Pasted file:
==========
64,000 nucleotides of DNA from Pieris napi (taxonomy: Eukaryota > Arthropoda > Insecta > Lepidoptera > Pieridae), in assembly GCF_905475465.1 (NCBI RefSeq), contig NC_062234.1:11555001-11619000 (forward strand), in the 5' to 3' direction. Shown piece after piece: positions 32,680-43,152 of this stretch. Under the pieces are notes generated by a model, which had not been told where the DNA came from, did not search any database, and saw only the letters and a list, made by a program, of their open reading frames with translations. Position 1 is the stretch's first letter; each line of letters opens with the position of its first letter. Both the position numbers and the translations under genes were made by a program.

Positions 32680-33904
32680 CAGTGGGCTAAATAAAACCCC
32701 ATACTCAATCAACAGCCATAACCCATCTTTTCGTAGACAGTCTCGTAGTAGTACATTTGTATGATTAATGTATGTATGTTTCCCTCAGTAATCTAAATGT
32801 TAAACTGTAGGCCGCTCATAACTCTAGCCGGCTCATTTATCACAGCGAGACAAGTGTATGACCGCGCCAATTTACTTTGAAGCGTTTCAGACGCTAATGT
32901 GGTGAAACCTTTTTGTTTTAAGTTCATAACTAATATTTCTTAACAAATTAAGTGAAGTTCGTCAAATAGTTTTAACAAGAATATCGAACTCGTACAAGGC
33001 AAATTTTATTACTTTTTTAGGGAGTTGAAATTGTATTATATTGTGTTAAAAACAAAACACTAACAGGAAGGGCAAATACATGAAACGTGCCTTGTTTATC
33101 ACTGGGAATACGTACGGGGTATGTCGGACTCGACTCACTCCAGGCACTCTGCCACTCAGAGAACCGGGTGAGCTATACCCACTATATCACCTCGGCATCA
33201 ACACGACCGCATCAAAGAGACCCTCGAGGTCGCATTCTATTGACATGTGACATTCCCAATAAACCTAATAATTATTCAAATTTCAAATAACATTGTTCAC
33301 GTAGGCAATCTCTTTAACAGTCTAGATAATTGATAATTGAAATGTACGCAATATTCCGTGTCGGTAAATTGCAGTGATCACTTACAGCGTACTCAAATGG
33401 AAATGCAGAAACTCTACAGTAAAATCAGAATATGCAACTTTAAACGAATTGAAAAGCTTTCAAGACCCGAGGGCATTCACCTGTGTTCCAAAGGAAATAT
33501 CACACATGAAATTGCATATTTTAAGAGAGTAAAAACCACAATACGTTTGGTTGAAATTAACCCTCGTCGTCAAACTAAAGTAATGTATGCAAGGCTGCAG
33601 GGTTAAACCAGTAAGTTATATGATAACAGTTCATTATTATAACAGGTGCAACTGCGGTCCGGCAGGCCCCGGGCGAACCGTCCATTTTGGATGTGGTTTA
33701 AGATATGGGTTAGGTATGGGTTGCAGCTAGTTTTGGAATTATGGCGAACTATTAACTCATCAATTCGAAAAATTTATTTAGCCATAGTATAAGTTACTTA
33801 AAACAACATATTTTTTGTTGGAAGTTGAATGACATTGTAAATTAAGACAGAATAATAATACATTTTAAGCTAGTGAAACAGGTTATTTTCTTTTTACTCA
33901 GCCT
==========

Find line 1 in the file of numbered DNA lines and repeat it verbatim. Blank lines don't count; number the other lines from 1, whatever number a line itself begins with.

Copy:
64,000 nucleotides of DNA from Pieris napi (taxonomy: Eukaryota > Arthropoda > Insecta > Lepidoptera > Pieridae), in assembly GCF_905475465.1 (NCBI RefSeq), contig NC_062234.1:11555001-11619000 (forward strand), in the 5' to 3' direction. Shown piece after piece: positions 32,680-43,152 of this stretch. Under the pieces are notes generated by a model, which had not been told where the DNA came from, did not search any database, and saw only the letters and a list, made by a program, of their open reading frames with translations. Position 1 is the stretch's first letter; each line of letters opens with the position of its first letter. Both the position numbers and the translations under genes were made by a program.